While the Gold Cup is starting a month later than usual, the meaning for this confederation remains the same: who is the big dog between Mexico and the United States.
Maybe the other nations in this region will feel aggrieved by that statement, but the results are clear. Since the tournament’s inception, Canada (in the year 2000) is the only other nation to have hoisted the Cup. It has been an entertaining biennial undercard for the ultimate grudge-match in World Cup qualifying.
It’s also an odd tournament in the regard of being the only major region in FIFA that doesn’t rotate the competition’s host nation. It’s quite convenient that the United States is money-flush as well as the type of melting pot that allows all nations to represent very well at their matches. This is evidenced by Mexico having the home-crowd feeling when they face the Americans in this tournament.
In this edition of the Gold Cup, Canada has been granted a partial home status, as Group B will play one match date at BMO Field in Toronto.
Let’s dive into the Groups to see what’s in store once the tournament kicks off on July 7th in suburban Dallas.
SEE MORE — Check out the Gold Cup TV schedule for viewers in US.
July 7th (Frisco, TX); July 10 (Foxborough, MA); July 13 (Kansas City, KS)
Qualified: Automatic/Host Nation
Head Coach: Jurgen Klinsmann
The Red, White, and Blue come into the tournament on quite a high. Defeats of the Dutch and Germans on European soil earlier this month have provided some hope that Jurgen Klinsmann hasn’t lost the plot completely.
The US is still trying to forge its style and identity in the post-Landon Donovan era. It was a fast four years between the “Go Go USA” goal in South Africa and being snubbed for Brazil. And just like that, America’s most beloved (and perhaps best ever) player was a part of history.
The team never really got past that in Brazil. Yes, they advanced to the knockouts. Yes, they gave Belgium all they could handle. But a country expecting to see evolution out of Klinsmann’s tenure has seen the German legend to resort to pragmatism against the best teams in the world. It just so happens that those tactics often work in the blood-and-cleats nature of CONCACAF, as well.
In 2013’s Gold Cup, Donovan scored 5 goals in carrying the US to being Champions. This time the onus will be on Clint Dempsey and Michael Bradley to fill the leadership void left by the long time talisman.
There is also the question of offensive output, which was somewhat lacking in Brazil. There will be eyes on Jozy Altidore and Aron Johannsson to see which of these two forwards can step up and be reliable in international matches.
Player To Watch: Michael Bradley
The Toronto FC midfielder is in the midst of his prime, and is the type of two-way player that can take over a tournament like this. Klinsmann has viewed Bradley as an advanced midfielder at times, something that hasn’t always suit his style of play. But he will need to find his form in this relatively difficult group.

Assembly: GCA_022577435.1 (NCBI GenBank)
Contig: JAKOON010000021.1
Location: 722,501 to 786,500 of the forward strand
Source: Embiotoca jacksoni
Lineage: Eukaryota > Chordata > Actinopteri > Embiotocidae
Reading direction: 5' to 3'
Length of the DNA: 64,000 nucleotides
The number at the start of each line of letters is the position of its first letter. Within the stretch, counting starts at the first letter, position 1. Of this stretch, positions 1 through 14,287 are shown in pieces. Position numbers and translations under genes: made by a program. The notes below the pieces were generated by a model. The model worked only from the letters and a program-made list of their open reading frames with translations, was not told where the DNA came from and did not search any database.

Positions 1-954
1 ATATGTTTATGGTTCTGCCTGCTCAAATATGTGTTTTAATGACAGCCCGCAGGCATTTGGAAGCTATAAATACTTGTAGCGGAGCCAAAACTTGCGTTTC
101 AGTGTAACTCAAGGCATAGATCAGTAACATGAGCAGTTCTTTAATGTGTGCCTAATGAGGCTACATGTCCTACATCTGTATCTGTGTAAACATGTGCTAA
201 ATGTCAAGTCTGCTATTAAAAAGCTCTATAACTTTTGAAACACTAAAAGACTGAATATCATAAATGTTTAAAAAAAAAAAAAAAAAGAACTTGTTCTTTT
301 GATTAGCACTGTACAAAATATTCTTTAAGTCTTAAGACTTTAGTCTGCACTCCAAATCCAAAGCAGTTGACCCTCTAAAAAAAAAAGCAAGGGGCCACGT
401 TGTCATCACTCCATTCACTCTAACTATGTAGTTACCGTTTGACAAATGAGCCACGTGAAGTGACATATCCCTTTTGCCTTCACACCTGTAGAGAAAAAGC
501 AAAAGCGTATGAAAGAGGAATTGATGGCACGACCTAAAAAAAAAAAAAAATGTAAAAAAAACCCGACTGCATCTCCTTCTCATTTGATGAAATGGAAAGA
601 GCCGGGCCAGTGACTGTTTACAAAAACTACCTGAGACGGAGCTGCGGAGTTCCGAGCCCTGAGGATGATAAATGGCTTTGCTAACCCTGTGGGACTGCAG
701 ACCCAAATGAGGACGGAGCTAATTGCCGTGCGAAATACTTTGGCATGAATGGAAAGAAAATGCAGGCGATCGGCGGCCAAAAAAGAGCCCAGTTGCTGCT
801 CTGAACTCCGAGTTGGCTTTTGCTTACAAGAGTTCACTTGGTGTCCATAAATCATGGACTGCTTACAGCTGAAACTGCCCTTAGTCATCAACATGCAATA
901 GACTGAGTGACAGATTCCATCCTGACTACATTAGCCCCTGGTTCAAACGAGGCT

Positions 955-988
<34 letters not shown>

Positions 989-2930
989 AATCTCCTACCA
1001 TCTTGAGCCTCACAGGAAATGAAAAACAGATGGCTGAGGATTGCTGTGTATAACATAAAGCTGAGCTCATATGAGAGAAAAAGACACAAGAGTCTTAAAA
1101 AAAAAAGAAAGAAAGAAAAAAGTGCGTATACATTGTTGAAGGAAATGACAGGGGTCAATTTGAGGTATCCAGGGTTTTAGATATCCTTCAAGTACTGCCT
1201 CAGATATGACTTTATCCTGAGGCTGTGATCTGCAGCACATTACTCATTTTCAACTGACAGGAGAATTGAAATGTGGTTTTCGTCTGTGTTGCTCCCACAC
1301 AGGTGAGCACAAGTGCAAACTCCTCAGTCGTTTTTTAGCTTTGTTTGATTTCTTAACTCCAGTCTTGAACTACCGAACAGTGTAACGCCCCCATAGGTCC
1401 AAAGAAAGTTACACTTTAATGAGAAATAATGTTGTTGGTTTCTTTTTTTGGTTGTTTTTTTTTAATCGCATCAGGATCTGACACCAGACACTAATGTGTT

Qualified: 3rd Place, Copa Centroamericana
Head Coach: Hernan Dario Gomez
The Canal Men were a bit of a surprise in getting past Mexico in the 2013 Semifinals and ultimately provided a stern test for the Americans. While they weren’t able to secure the ultimate victory, they displayed a bravado that carried them deep into World Cup qualifying, only to have a couple of costly goals against cost them a trip to Brazil.
A physical team with good speed down the wings, it’s tough to see Panama enjoying the same suc cess this time. Still they should earn a spot in the quarterfinals if they can play either the US or Honduras tough.
Player to Watch: Blas Perez
The big target forward is still the most dangerous man for Panama, despite the fact the F.C. Dallas striker is well into his 30’s now. His physical presence and clinical finishing causes opposing center backs to take notice, opening up room for Luis Tejada or Gabriel Torres to attack. Either way, you can’t fall asleep on the Panamanians because they can make you pay quickly.
Qualified: 5th Place Playoff, defeated French Guiana
Head Coach: Jorge Luis Pinto
Yet another tough team in Group A, Honduras comes into this Gold Cup on the heels of a disappointing World Cup where they failed to grab even a point in a tough Group E. They will certainly be looking to reassert themselves as a CONCACAF power.
This time, they will have to do it without Roger Espinoza, who withdrew himself from the squad due to mental and physical fatigue. They’re typically a hard-working, physically demanding, defensive team. Without Jerry Bengtson and Carlo Costly to pick up the goals, the big question is who will pick up the slack.
Player to watch: Anthony Lozano
The Olimpia 22-year old has been the only consistent source of goals for Los Catrachos in 2015. The attacking midfield for Honduras is strong and should kick in their share of goals. But for a team needing a player to step up as their top forward heading to qualification, Lozano is a prime choice. Perhaps a solid Gold Cup could help him get attention from European clubs or from MLS.
Qualified: 3rd place, 2014 Caribbean Cup
Head Coach: Marc Collat